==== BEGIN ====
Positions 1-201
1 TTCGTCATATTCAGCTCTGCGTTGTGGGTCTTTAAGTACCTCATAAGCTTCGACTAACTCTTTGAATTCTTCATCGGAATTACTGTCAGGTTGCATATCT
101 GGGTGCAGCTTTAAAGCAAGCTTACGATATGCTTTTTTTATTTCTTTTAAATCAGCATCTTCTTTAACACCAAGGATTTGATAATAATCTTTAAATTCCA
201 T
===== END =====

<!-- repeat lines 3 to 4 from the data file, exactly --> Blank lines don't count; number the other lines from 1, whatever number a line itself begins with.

101 GGGTGCAGCTTTAAAGCAAGCTTACGATATGCTTTTTTTATTTCTTTTAAATCAGCATCTTCTTTAACACCAAGGATTTGATAATAATCTTTAAATTCCA
201 T